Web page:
On Tuesday.... drum roll please.... Joel’s middle school soccer team won their first game. The final score was 6-3, with Joel scoring 4 of the 6 goals. He was pretty happy about it. Yeah, Joel!
My mother is the consummate gift giver, and always gives gifts with special meaning. I wish I had an ounce of her thoughtfulness and creativity when it comes to gift giving. For my birthday, she took a smocked dress that I wore when I was 4 or 5 and had it beautifully mounted and framed. Then she made a copy of a family picture in which I was wearing the dress and framed it, too. The dress now occupies a special spot above the piano where I can look up and see it as I sit at my desk.
Here's the dress...
Friday, October 06, 2006
I’ve read and heard several folks lately talking about how much they love fall. Well, I must admit, I enjoy it, but fall is not my favorite season. Oh, I love the crispness in the air, the crunch of the leaves, the anticipation of the approaching holidays, but I have to say that I always feel a bit bereft when autumn rolls around because it signals the end of my two favorite seasons, spring and summer!
When we lived in
Having grown up in the south without air conditioning til I was in high school, I just got used to the heat. I actually enjoy a 90 degree day and somehow, don’t really wilt all that much in the humidity…well, yeah, my hair does, but I don’t really feel that bad! I have been known to enjoy a good sweaty, sticky day of work in the hot sun. Maybe it's the ice cold lemonade afterwards that I love the most, but whatever it is, I am definitely a spring and summer kind of girl.
I do, however, love the harvest abundance of this time of year and I like fall food. Just the other day, Joel and I tackled the tangle of tomatoes that had overgrown their terrace beds. We pulled them all out even though they had lots of green tomatoes on them. The red ones we’ll eat and the green ones will go into green tomato chutney. We also harvested lots more peppers and even a couple of cucumbers. I bought pumpkins, butternut squash, and delicious winesap apples at the local farmer’s market on Monday and have already made pumpkin bread and a favorite butternut squash recipe which I’ll share below.
And since I now live back in the south, I do relish the fact that fall doesn’t mean the end of the growing season and I can plant pansies, snapdragons, spinach, kale, collards, and mixed greens in my newly cleared terraces and continue harvesting and enjoying the garden all winter long.
The "veggies" of Joel's labor!
Beth’s Adaptation of Chilean Squash (yes, another old Moosewood recipe)
Cut a butternut squash in half, place in a 9x13 pan with a little water in the bottom of the pan and bake at 350 til soft.
Slice 2 onions, 3 or 4 peppers of any color (red, yellow, green, even purple) and sauté in a little olive oil in a large skillet. I use my huge cast iron skillet for this.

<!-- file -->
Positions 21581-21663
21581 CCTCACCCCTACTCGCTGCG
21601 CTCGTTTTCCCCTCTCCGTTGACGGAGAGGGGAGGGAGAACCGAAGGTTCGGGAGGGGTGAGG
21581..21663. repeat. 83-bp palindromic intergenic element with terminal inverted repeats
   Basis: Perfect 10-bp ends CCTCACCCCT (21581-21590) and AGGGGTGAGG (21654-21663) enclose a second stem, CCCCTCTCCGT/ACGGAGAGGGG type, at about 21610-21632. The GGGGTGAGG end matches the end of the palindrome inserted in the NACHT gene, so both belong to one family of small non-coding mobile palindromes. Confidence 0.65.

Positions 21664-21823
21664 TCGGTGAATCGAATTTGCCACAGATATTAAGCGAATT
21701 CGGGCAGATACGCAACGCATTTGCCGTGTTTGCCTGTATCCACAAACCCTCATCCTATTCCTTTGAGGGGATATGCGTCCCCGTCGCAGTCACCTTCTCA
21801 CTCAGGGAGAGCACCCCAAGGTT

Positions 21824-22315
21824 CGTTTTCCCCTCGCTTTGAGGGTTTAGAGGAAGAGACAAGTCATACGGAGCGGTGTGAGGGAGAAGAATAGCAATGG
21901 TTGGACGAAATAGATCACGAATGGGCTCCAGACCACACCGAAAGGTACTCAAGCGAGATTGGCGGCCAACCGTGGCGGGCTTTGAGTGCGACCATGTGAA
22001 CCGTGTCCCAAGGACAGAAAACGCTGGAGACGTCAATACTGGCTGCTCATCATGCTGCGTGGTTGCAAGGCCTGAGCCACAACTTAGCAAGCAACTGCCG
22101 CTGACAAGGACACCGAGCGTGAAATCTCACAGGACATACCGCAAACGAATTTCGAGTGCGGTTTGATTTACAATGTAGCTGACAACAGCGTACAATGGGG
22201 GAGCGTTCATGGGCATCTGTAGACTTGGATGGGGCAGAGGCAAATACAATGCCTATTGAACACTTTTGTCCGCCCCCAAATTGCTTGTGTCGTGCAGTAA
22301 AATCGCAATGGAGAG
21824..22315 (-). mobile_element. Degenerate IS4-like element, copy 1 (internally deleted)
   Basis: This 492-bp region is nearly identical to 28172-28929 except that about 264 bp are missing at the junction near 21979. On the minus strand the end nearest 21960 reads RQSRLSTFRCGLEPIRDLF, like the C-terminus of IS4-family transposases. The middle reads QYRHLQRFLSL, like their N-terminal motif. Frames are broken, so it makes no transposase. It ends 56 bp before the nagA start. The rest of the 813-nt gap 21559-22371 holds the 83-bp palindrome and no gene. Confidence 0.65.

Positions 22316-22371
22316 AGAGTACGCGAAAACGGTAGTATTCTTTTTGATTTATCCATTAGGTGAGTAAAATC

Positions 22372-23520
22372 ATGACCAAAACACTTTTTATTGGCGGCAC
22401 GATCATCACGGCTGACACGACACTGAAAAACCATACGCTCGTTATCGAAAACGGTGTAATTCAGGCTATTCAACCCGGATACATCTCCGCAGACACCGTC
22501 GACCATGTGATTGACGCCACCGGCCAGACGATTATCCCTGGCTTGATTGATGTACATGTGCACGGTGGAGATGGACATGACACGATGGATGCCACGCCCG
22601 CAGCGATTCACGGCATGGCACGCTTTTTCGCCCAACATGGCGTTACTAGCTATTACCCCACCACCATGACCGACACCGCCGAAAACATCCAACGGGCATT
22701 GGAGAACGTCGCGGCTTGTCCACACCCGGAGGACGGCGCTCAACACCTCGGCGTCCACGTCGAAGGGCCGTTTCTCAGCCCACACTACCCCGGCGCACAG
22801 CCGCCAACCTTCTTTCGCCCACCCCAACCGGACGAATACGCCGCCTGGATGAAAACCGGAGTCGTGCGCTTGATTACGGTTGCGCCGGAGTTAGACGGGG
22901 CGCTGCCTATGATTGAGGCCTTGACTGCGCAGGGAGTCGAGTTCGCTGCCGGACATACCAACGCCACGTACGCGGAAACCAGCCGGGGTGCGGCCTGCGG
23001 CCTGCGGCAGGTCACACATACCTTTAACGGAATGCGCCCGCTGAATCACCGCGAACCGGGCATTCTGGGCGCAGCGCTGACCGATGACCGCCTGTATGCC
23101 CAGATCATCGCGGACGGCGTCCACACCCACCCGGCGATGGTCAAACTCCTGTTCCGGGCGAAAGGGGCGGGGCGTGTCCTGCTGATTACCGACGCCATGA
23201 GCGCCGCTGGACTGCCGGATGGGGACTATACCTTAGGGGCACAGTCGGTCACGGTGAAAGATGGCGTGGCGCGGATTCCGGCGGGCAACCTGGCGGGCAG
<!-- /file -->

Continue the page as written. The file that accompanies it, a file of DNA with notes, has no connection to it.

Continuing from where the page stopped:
Add 1 Tablespoon chili powder, salt to taste and a bunch of fresh cilantro. Stir all together over medium heat, being careful not to let it stick.
Add 1 can corn kernels.
When the squash is cooked, scoop it out and add to the skillet mix. Stir all together and let heat through.
Serve with sharp cheddar cheese sprinkled on top.
What I like to do is cook the squash a day ahead and store it in the fridge in a Ziploc. While the onions and peppers are sautéing, I scoop out the cool squash. Easier to handle that squash just out of the oven. This dish is really good with greens and cornbread...but then I think most things are good with greens and cornbread!
Wednesday, October 04, 2006
The Desiring God Conference in
My favorite sessions were Tim Keller’s for its thought provoking, church engaging content, and John Piper’s on the supremacy of Christ and joy. John never fails to raise my eyes to the glory of God, which we apprehend now in small degree, but which we will, in eternity, experience fully. He used the analogy of a mountain climber coming up over a ridge and gazing at the wonder and majesty of the sight before him knowing that beyond each ridge are more and more vistas even more glorious than before. What joy is to be found in gazing on our Lord Jesus, whose glory so far surpasses anything we can imagine now! In His presence, indeed, is fullness of joy.
The challenge for me after listening to John is how to hang onto this vision of joy in Christ and live it out amidst the challenges and distractions of daily living. This is not a new question or a new challenge. It is the constant struggle I think most of us face. How do I fight for joy and treasure Christ when I am in the middle of a day spent waiting in the doctor’s office for over an hour and then having to go to the hospital for a procedure they tell me they can’t do there, then, back to the doctor’s office for more waiting; sorting through mountains of dirty laundry; losing my keys; missing my children who are far away; forgetting to buy milk and toilet paper. Daily, mundane, un-extraordinary life…it can eat away at my joy more quickly and insidiously than major trauma. I am thankful for conferences like this that refresh and inspire and I'm also very blessed to be surrounded by people, especially my husband, who help me to keep my eyes on Jesus, day in and day out.
There is much more to reflect on. I’ll be pulling out my notes and listening to some of the transcripts to hear things I missed in both Wells and